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Article
November 1982

Amyloidosis of the VitreousFluorescein Angiographic Findings and Association With Neovascularization

Author Affiliations

From the Departments of Ophthalmology (Drs Savage, Mango, and Streeten) and Pathology (Dr Streeten), Upstate Medical Center, University of the State of New York, Syracuse.

Arch Ophthalmol. 1982;100(11):1776-1779. doi:10.1001/archopht.1982.01030040756009
Abstract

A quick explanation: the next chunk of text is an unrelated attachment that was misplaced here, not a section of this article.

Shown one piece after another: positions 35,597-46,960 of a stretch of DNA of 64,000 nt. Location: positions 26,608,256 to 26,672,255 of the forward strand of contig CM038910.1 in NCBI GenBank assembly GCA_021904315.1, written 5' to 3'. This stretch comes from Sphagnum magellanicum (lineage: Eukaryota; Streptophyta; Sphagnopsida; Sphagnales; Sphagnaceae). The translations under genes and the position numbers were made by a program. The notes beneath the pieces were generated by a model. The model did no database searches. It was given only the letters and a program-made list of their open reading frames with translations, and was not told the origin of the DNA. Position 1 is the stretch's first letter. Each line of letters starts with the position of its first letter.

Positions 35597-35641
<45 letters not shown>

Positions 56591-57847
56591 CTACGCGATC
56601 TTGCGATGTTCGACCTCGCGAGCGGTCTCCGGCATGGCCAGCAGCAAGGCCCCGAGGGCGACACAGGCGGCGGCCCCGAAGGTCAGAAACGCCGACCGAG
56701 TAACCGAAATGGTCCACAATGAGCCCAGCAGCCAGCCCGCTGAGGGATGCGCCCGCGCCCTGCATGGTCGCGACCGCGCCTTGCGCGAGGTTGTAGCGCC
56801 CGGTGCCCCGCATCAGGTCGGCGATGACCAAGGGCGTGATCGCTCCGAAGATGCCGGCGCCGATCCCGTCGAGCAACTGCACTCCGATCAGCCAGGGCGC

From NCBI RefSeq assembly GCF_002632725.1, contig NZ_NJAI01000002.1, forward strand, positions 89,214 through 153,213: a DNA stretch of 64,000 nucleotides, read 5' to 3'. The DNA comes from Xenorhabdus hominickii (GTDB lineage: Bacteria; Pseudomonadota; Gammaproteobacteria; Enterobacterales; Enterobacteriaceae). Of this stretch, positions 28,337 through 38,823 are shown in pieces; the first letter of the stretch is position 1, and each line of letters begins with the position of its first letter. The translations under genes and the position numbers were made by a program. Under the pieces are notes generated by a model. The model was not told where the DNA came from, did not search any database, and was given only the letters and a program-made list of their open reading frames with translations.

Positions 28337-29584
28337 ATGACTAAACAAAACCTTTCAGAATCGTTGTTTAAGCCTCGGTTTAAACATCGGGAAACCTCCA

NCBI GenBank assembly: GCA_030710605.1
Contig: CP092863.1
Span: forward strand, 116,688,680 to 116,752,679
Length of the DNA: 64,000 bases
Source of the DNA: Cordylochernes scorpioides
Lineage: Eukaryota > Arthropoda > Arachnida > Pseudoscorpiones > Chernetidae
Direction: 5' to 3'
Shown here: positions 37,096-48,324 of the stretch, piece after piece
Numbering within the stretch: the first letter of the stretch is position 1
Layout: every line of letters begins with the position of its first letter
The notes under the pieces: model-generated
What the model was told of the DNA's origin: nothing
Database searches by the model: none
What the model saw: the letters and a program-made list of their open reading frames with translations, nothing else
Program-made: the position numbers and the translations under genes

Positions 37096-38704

• A case of primary systemic amyloidosis with bilateral asymmetric involvement of the vitreous was followed up throughout a 45-month span, during which two vitrectomy procedures were done on one eye. The progressive nature of this disease was documented by serial fluorescein angiograms and fundus photography. The amyloid seemed to be derived from the retina, at small multifocal areas over arterioles and venules that were otherwise clinically and angiographically normal in appearance. Follow-up studies suggested that these focal deposits were actually preretinal, since they disappeared after posterior vitrectomy. Peripheral neovascularization was visible in this case, which has not previously been reported. Amyloidosis of the vitreous can mimic numerous other diseases. Vitrectomy can be effective in restoring visual acuity, although recurrence may be rapid. The diagnosis is readily made by pathologic examination of the vitreous aspirate.

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